SAO PAULO, Brazil – Deforestation in the Amazon rain forest has declined to its lowest level since 1991 due to strict enforcement of environmental regulations, the Brazilian government said Thursday.
Preliminary figures released by the environmental ministry showed 5,057 square miles of the rain forest were destroyed this year — the lowest level since 4,258 square miles were lost in 1991.
"We aggressively increased enforcement of environmental laws in the past years and it has worked," said Joao Paulo Capobianco, the ministry's secretary of biodiversity and forests.
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The Amazon rain forest is the world's largest remaining tropical wilderness, covering 60 percent of Brazil, an area larger than Western Europe.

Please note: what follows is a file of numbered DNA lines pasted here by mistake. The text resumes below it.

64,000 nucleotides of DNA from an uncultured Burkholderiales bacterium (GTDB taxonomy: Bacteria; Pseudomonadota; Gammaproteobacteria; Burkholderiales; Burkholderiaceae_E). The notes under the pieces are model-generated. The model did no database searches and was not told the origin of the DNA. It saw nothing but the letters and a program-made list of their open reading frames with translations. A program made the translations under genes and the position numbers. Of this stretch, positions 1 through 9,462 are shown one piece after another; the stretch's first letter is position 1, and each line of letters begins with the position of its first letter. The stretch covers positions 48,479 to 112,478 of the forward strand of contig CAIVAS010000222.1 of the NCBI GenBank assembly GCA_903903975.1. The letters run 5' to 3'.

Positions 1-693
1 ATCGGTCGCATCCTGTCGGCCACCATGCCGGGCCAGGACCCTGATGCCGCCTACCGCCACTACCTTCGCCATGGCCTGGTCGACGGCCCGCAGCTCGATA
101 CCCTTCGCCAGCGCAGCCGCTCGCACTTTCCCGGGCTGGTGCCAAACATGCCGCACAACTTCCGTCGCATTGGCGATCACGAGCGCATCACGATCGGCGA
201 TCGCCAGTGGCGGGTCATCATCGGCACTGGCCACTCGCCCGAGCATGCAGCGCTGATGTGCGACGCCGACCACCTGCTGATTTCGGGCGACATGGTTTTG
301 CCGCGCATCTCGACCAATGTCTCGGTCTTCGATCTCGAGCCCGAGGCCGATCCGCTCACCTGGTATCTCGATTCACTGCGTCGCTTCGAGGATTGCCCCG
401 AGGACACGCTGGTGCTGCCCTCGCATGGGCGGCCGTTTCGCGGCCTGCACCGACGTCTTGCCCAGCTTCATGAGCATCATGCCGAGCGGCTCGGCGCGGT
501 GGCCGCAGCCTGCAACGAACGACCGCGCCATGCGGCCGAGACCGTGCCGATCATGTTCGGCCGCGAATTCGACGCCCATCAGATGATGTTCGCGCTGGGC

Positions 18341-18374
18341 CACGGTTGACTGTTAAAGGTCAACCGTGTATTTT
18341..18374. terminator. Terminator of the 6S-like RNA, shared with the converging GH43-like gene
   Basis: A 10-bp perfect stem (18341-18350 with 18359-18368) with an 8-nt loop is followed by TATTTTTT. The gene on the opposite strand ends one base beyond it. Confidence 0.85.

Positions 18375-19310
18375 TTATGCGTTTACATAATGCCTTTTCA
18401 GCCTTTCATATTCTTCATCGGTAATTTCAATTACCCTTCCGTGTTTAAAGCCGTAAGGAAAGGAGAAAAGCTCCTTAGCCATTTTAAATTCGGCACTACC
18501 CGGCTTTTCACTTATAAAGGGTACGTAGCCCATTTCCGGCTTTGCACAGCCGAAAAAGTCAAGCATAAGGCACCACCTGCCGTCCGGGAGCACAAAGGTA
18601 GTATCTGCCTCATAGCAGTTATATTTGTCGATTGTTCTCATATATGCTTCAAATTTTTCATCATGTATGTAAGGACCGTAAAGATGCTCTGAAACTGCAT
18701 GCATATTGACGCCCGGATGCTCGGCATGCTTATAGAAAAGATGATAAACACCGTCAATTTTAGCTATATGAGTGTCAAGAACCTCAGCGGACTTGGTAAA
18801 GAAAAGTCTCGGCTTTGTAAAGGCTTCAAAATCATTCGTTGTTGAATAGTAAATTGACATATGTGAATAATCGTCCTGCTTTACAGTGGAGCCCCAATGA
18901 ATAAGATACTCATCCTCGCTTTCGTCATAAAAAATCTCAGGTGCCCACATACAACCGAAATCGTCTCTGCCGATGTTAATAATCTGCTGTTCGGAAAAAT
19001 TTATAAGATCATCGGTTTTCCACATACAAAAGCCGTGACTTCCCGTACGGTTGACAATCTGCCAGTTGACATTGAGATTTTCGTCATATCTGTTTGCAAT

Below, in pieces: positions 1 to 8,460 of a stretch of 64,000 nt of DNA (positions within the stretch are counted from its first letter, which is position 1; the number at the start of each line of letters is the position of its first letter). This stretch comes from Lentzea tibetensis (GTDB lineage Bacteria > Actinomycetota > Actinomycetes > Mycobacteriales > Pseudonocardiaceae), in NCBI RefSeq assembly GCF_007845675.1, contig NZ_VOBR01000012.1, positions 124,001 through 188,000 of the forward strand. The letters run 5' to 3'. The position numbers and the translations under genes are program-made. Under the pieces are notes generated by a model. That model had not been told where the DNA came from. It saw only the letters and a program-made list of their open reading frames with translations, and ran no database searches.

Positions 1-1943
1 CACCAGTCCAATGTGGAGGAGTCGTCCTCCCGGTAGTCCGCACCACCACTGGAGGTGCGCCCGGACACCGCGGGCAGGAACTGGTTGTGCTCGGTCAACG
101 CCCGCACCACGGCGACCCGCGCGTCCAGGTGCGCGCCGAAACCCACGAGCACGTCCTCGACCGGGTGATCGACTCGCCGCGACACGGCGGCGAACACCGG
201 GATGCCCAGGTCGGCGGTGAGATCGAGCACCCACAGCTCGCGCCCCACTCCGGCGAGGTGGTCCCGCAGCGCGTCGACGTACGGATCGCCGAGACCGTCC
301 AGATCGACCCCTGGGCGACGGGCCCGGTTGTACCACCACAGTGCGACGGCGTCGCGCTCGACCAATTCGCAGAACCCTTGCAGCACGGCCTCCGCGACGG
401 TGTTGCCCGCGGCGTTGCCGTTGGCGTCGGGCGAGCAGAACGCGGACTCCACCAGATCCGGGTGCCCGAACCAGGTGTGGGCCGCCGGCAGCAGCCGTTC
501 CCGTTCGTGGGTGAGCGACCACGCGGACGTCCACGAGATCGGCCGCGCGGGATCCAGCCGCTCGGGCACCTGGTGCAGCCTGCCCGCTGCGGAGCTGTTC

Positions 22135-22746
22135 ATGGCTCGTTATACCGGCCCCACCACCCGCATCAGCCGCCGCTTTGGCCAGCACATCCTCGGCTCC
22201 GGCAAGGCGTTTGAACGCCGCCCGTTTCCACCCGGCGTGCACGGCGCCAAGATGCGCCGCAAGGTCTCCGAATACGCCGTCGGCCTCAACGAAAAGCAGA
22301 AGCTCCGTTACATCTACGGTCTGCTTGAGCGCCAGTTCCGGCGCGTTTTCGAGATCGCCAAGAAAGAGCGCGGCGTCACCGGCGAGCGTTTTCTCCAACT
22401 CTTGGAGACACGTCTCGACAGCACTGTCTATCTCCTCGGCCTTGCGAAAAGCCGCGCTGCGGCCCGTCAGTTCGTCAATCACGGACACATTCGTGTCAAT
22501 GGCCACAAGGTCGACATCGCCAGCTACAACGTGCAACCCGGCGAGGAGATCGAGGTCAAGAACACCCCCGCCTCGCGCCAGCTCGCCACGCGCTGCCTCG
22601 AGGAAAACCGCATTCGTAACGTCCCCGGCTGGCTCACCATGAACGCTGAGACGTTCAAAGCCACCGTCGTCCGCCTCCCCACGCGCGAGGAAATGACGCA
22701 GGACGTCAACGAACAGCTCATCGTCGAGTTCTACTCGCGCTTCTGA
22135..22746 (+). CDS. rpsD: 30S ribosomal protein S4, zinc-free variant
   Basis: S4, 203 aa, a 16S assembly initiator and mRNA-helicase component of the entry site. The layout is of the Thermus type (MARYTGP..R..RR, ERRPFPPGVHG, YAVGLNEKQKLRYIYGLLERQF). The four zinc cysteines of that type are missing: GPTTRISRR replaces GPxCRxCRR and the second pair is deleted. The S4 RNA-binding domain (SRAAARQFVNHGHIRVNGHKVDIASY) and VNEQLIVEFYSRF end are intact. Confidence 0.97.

Scientists estimate about 20 percent of the forest has been destroyed by development, logging and farming.
The government last month announced the forest lost 6,450 square miles this year but the result was revised after additional data was analyzed.
The numbers released Thursday are estimates based on satellite images. The final results are expected before the end of the year.
Last year, the rain forest lost 7,250 square miles.
"It's the second year in a row there's a decline, so it's good news and we must applaud the government," said Paulo Adario, director of Greenpeace's Amazon campaign. "But our preoccupation is that the average of annual destruction remains high. More needs to be done."
The highest rate of destruction in the Amazon was in 1995, when 11,200 square miles of forest were lost.
"We are trying to repair, in a short period of time, the carelessness that existed for so long," President Luiz Inacio Lula da Silva said at a news conference. "For a long time we believed the Amazon was endless ... but if we don't take care of what we have, it's going to end."